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What Can I Do About My Overbite?
Posted on 09/18/2015
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What Can I Do About My Overbite?

8f5d8b9cd072546dc234368908d278b2One of the most common reasons that people seek treatment with an orthodontist is the presence of an overbite. An overbite is most commonly described as a condition where the upper front teeth are significantly forward (or, in front) of the lower front teeth. A significant overbite can lead to an increased likelihood of trauma to the upper front teeth from a fall or injury, and/or difficulty with eating.

What Caused the Overbite?

Factors contributing to the presence of an overbite can include: thumb sucking, nail biting, lip biting, trouble breathing though the nose, a deep bite (too much overlap of the front teeth in an up and down direction), heredity, and more.

Most importantly, the orthodontist must investigate the underlying causes of each individual overbite so that the best possible solution can be planned. In a growing patient there are many options to help fix an overbite. Different appliances are available to address the variety of underlying causes.

Correcting Bad Habits

Habits are extremely important to address early, sometimes before any baby teeth have fallen out. Your orthodontist will generally have a few tricks up his sleeve to address habits like thumb sucking and/or nail and lip biting that can contribute to significant overbites. These tricks may involve appliances, exercises and motivational discussions. When the habit ceases, most overbites undergo some form of self-correction. In some cases, the self-correction is not enough to prevent possible injury to the front teeth. Limited braces or treatment with retainers can be very successful in minimizing the overbite at an early age.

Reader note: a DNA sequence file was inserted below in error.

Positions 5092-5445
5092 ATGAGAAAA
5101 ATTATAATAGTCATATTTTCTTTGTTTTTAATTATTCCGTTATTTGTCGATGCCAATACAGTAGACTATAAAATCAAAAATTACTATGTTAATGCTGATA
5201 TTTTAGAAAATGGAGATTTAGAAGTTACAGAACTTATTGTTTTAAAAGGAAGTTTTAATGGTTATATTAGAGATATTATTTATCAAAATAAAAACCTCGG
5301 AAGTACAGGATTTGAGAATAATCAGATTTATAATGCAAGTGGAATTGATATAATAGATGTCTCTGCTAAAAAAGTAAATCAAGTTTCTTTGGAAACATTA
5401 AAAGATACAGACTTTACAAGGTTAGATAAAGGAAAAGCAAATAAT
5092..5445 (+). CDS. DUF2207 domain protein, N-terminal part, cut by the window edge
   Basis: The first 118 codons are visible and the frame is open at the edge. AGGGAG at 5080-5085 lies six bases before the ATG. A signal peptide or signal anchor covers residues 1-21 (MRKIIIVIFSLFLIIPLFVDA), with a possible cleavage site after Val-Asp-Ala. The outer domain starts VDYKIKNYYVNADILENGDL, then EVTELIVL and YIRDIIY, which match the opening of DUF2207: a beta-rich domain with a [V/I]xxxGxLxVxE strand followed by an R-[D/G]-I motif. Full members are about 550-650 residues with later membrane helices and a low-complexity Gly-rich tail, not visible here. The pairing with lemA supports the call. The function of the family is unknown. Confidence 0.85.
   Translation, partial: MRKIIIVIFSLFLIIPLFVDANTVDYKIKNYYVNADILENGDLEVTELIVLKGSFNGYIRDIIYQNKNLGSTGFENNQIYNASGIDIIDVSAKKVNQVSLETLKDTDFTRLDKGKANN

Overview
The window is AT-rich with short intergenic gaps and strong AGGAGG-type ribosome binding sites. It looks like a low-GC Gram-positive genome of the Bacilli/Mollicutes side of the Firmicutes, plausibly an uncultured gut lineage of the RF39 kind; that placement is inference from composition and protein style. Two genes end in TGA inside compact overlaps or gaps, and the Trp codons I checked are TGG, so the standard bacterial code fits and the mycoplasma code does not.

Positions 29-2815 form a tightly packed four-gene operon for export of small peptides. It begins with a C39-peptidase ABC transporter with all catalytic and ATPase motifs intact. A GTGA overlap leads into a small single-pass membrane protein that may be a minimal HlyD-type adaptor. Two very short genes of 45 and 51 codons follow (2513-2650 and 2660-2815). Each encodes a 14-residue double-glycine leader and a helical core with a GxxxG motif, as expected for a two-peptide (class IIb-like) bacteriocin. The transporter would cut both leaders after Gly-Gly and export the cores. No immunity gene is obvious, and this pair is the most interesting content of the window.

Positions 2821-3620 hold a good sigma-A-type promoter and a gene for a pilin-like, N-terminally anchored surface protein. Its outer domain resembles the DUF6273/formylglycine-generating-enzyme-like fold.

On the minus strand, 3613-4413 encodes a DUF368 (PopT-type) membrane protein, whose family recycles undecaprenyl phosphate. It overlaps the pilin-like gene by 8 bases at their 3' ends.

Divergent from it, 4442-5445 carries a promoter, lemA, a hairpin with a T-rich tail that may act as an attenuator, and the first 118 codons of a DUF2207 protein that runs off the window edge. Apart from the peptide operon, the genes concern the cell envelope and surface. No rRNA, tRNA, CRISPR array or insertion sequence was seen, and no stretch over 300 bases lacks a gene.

Jaw Growth Changes

When the lower jaw does not grow as far forward as the upper jaw in a front to back direction, an overbite can be the result. In this case, different appliances can be used either to stimulate more lower jaw growth or attempt restriction of upper jaw growth in a front-to-back direction. These appliances can either be removable (like a headgear) or semi-permanent (cemented on the teeth like braces) to aid in the proper type of jaw development.

It is extremely important to attempt these changes during and around times of growth spurts. The goal is to capture as much growth as possible so that the jaw position can be modified properly. Many times, the orthodontist will begin this type of treatment before all of the baby teeth have fallen out. Once the jaw position is aligned, braces treatment can usually begin soon after. Treatment time with braces on is usually reduced if jaw growth is corrected first.

Correction of major bite problems can be accomplished effectively and with relative ease in most cases if dealt with at the proper time in growth and development. Remember, it is always best to get an evaluation and gather as much information as possible regarding treatment timing and types of treatment available. And, like I always say, ask questions! The more you understand the information being presented to you, the better you will feel about the decisions you will make.

Dr. Michael Feinberg is an orthodontist with Affiliated Pediatric Dentistry and Orthodontics, with two office locations in Scottsdale. He is a member of the American Association of Orthodontics and prior to moving to the Valley was part time faculty in the Department of Orthodontics at the University of California at San Francisco.